Now things are beginning to come together. We have a PDF form, we have an FDF data file, and we can also see, above, that pdftk can merge these two files into a single, non-interactive PDF. Let's talk about that.

PDF Form Filling and Flattening with Pdftk

The pdftk command for filling a PDF form looks like this:

pdftk <input PDF form> fill_form <input FDF data> output <output PDF file> [flatten]

The PDF input, the FDF input, and the PDF output can be a filename, a hyphen (-), or "PROMPT." Passing a hyphen into pdftk instead of an input filename causes pdftk to look for data on stdin. Similarly, passing a hyphen into pdftk instead of an output filename causes pdftk to return data on stdout. You can see we used this latter technique in the snippet, above. Finally, you can pass "PROMPT" into pdftk if you would like pdftk to ask you for the necessary filename at run time.

If you include the flatten output option, then all form field data is converted into static page elements. All of the interactive form features are removed, so the result is a plain old PDF that any viewer can handle. If you omit the flatten option, then form fields are filled to match your input data, but they also remain interactive. You can flatten a PDF form at any time by running:

pdftk filled_form.pdf output flattened_form.pdf flatten

So, these are the back-end pieces to our workaround for online PDF forms. We can take form data, cast it into FDF, merge it with the PDF form, and then serve it to the user. Now let's look into creating the front-end HTML form. To help us along the way, we'll use pdftk to discover PDF form field information.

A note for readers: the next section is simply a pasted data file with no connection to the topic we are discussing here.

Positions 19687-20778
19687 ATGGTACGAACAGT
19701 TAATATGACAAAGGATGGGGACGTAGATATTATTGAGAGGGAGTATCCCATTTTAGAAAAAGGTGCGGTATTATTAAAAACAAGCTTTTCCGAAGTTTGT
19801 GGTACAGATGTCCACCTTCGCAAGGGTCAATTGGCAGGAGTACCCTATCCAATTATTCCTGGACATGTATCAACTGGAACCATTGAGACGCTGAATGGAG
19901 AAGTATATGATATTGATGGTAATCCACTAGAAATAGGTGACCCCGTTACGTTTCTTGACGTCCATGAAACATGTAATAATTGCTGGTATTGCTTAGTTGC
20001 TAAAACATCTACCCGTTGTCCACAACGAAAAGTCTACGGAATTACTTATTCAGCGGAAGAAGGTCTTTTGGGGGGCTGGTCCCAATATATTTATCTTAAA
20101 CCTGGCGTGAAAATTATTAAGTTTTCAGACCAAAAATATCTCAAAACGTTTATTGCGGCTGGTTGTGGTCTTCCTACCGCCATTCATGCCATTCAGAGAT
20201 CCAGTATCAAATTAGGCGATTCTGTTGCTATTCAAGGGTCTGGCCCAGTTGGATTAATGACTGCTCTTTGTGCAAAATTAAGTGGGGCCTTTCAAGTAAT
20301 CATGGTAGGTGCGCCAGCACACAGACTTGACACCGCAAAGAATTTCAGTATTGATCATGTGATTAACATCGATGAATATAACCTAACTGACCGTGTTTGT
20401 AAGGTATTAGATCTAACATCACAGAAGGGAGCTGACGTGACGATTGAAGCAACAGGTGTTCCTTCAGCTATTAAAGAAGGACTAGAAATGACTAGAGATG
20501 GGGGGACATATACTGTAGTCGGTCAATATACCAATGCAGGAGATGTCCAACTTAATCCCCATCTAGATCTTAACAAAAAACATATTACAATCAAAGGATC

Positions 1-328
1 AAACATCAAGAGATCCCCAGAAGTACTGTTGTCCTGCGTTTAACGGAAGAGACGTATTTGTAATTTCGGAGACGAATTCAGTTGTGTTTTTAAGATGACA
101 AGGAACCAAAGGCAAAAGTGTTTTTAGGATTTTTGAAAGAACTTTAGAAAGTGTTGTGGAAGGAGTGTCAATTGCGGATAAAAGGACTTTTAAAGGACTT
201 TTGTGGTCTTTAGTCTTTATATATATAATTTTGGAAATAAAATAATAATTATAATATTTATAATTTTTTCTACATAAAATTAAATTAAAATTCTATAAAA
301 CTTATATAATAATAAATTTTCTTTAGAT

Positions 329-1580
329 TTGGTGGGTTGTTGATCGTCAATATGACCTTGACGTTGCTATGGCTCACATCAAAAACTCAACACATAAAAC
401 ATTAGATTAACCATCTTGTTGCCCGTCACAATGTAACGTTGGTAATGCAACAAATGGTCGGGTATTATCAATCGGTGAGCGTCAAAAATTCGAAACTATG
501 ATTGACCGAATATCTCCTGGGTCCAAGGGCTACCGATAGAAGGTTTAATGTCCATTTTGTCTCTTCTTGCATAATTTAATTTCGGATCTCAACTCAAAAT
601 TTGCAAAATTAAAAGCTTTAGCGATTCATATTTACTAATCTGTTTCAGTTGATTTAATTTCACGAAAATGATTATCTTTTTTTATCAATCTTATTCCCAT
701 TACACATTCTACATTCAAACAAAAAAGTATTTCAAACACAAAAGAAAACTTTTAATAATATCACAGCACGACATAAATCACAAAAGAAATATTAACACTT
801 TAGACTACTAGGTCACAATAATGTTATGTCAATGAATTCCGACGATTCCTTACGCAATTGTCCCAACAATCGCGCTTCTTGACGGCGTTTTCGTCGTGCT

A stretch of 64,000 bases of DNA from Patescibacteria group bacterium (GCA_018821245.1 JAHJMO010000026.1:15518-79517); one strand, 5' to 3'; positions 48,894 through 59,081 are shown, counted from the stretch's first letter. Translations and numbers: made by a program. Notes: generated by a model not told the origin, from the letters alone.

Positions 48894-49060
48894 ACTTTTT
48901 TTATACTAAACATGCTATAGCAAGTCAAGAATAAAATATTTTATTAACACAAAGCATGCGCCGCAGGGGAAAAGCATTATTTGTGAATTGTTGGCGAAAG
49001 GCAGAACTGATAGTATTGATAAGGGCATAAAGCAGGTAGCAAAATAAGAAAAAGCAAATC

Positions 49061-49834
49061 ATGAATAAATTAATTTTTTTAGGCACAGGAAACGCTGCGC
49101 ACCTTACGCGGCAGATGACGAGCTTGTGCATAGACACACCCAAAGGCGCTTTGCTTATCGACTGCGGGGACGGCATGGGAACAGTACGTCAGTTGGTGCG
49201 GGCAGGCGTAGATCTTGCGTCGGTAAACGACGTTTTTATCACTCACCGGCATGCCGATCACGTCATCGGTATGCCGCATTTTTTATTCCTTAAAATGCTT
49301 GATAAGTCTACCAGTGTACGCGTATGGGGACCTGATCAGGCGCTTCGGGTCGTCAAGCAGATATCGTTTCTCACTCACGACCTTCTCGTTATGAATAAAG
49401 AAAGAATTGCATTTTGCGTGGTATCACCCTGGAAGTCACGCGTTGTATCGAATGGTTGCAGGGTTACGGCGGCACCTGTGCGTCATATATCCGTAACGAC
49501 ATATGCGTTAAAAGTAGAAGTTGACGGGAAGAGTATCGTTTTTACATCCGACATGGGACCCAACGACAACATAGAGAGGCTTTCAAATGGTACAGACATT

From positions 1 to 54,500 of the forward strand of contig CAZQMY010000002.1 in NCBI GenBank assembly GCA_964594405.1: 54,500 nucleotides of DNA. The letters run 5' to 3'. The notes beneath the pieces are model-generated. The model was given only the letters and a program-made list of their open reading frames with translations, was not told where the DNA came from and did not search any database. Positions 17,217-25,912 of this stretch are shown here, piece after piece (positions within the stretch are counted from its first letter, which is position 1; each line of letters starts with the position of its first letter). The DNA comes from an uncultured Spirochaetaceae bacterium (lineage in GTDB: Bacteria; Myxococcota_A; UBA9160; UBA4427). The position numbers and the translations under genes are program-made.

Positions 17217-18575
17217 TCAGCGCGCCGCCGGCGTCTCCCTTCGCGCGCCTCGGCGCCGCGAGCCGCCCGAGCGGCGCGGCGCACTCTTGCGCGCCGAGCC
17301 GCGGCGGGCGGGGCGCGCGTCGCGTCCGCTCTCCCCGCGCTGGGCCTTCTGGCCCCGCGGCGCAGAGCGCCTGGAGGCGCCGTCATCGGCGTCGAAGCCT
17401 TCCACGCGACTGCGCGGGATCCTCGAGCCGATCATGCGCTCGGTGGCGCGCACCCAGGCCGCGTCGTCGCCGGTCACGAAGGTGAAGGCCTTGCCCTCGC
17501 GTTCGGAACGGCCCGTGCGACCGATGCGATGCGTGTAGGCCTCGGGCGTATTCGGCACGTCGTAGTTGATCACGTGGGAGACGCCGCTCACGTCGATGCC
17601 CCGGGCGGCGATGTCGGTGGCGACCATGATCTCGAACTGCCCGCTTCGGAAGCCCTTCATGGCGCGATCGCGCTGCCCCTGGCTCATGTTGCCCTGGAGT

PDF Form Field Discovery with Pdftk

A PDF form can have dozens of interactive fields. Manually mirroring these fields in HTML would be cumbersome and error-prone. Instead, let's use one of pdftk's reporting features. You can learn everything you need to know about your PDF's interactive form fields by running:

pdftk form.pdf dump_data_fields > form.pdf.fields

This will create an easily parsible plain text report on your form's fields. The output might look like this:

---
FieldType: Text
FieldName: name_last
FieldNameAlt: Last Name
FieldFlags: 8392706
FieldValue:				
FieldJustification: Left
FieldMaxLength: 200
---
FieldType: Button
FieldName: previous1
FieldFlags: 0
FieldJustification: Left
FieldStateOption: Off
FieldStateOption: Yes
---
FieldType: Choice
FieldName: select_one
FieldFlags: 4587520
FieldValue: a
FieldValueDefault: c
FieldStateOption: a
FieldStateOption: b
FieldStateOption: c
---

You can see that the field named title has a maximum length of 200 characters, that a button named previous1 has two possible states: Off and Yes, and a combo box named select_one has three possible states: a, b, and c. Note that push buttons, check boxes and radio buttons all have a FieldType of Button. To tell them apart, you must consult the FieldFlags. Similarly, list boxes and combo boxes both have a FieldType of Choice. See section 8.6 of the PDF Reference for details on field flags and their meanings. We won't be bothering with them, here.